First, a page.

The Differences of Censorship in the USA and China

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Whether it’s w/ required animal testing in the food and beauty industry, or with the major concern of pollution in the ever-growing world population, China and the States never seem to be on the right foot. The film industry and the various ways to regulate and manipulate it seems to just be another ground for disagreement between both countries. China sees the States’ film censorship and rating system as a way to promote capitalist and anti-China propaganda and subliminally control its citizens into thinking like one hive mind; on the other hand, the amount of censorship and film regulations in China is seen by the States as a country that force-feeds communist propaganda down its citizens throats to uphold its totalitarian regime and discourage anarchist ideas and/or movements.

In the States, films were once regulated heavily and censored at a higher rate. In the 1900s, federal censorship boards such as the Production Code, headed by Joseph Breen in 1934, and the Catholic Legion of Decency kept a high vigilance over the content and motifs of films that directors wanted to put out to the public. Movies such as Scarlet Street (1945) and The Moon is Blue (1953) were banned for violating the rules and regulations created by the groups the prohibited specific themes and/or the inclusion of controversial issues. Films with themes such as developed mental illness due trauma from past experiences of rape and violence by the main character in The Streetcar Named Desire (1951) or excessive amounts of mafia violence and killing in Scarface (1932) were a cause for censorship for tackling taboo topics and/or glorified immoral acts.

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With Breen’s retirement in 1954 though, the Production Code dissolved and the Catholic Legion of Decency lost much of its leverage over the film industry. Although, even with the increased amount of freedom given to film directors and producers and the increase involvement of the States film market in the importation of foreign films, the MPAA, now back in control, a new rating system was needed to ensure another party similar to the Production Code would not step in and take the power away from the film directors and producers under them. It was in 1968, that Jack Valenti created a rating system for the MPAA to classify films and their targeted audiences.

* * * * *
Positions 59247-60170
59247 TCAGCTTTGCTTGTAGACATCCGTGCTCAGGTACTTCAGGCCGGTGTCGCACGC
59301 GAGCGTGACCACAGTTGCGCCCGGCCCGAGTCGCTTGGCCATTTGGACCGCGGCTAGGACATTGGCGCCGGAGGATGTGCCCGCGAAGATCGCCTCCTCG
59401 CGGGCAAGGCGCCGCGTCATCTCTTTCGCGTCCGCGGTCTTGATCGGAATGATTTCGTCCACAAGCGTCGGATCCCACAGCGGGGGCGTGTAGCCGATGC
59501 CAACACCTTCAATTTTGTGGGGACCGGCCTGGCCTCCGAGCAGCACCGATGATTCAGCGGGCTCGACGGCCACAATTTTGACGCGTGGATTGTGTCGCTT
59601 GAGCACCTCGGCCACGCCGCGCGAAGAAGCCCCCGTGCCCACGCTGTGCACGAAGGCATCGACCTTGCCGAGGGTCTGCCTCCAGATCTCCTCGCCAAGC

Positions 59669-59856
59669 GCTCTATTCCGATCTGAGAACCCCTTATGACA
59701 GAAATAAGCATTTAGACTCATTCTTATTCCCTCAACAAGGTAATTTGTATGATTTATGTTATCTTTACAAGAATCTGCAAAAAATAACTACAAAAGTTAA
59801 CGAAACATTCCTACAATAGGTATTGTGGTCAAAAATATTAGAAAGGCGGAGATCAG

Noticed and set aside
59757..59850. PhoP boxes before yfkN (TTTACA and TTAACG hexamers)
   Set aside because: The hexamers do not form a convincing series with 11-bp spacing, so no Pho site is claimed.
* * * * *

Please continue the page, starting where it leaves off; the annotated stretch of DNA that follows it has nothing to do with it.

The ratings: ‘G,’ ‘M,’ ‘R,’ and ‘X’ originally stood for as follows: ‘G’ was for general audiences including children, ‘M’ for mature audiences such as teenagers, ‘R’ for those older than 16, and ‘X’ 17 and older. This rating system was utilized to judge movies on their sexual, violent, language, and thematic content. Into the 1990s, ratings like ‘PG,’ ‘PG-13,’ ‘R,’ and ‘NC-17’ replaced original ratings like ‘M’ and ‘X.’ Today, the rating system has continued to adapt with film content, with few films released with an ‘R’ or ‘NC-17’ rating, since directors have chosen to exploit the rating ‘PG-13’ for mature content in order to make the most revenue.